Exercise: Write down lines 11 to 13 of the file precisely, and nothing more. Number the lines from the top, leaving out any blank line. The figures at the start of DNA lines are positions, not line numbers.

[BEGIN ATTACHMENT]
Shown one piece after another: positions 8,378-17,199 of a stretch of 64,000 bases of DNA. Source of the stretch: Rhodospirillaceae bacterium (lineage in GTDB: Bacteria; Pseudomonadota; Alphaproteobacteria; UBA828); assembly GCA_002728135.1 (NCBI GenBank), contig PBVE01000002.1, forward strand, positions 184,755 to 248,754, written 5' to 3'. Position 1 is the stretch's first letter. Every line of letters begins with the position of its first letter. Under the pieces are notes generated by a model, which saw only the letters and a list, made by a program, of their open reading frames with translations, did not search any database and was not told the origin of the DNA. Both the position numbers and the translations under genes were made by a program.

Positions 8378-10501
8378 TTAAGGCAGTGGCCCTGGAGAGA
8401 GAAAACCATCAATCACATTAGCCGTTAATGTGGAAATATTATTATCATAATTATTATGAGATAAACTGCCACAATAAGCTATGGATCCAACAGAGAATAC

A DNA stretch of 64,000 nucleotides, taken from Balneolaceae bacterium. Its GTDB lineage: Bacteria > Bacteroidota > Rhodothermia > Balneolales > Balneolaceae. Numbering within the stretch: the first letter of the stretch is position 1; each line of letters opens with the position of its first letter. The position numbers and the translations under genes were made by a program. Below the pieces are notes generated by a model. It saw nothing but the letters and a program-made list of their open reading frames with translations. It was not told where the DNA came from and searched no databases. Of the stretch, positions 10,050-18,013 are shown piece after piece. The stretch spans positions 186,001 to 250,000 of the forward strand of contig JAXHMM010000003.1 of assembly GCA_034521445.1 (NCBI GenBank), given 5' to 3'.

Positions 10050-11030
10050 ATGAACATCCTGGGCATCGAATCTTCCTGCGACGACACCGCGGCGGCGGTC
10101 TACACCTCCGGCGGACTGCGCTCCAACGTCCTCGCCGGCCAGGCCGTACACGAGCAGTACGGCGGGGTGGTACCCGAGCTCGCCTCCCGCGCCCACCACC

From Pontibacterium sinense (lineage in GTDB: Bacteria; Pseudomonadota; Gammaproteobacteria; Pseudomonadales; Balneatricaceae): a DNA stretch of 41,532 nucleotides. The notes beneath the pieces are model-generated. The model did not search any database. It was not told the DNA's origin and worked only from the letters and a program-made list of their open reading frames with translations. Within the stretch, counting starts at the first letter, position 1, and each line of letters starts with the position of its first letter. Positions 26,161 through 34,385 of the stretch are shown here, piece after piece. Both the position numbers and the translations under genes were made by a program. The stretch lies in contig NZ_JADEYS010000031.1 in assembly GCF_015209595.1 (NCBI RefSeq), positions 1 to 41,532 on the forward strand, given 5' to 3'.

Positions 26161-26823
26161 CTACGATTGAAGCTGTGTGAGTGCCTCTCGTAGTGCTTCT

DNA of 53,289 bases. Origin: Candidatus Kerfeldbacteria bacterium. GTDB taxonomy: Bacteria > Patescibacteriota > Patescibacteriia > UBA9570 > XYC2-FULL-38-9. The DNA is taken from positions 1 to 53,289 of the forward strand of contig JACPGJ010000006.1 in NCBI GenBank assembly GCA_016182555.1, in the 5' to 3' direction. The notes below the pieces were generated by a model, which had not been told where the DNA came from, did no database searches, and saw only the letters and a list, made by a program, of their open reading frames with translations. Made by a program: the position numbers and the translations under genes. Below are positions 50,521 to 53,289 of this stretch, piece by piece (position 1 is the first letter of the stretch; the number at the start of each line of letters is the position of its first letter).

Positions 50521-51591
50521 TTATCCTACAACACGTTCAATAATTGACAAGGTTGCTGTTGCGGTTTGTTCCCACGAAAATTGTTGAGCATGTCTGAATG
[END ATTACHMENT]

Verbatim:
26161 CTACGATTGAAGCTGTGTGAGTGCCTCTCGTAGTGCTTCT

DNA of 53,289 bases. Origin: Candidatus Kerfeldbacteria bacterium. GTDB taxonomy: Bacteria > Patescibacteriota > Patescibacteriia > UBA9570 > XYC2-FULL-38-9. The DNA is taken from positions 1 to 53,289 of the forward strand of contig JACPGJ010000006.1 in NCBI GenBank assembly GCA_016182555.1, in the 5' to 3' direction. The notes below the pieces were generated by a model, which had not been told where the DNA came from, did no database searches, and saw only the letters and a list, made by a program, of their open reading frames with translations. Made by a program: the position numbers and the translations under genes. Below are positions 50,521 to 53,289 of this stretch, piece by piece (position 1 is the first letter of the stretch; the number at the start of each line of letters is the position of its first letter).

Positions 50521-51591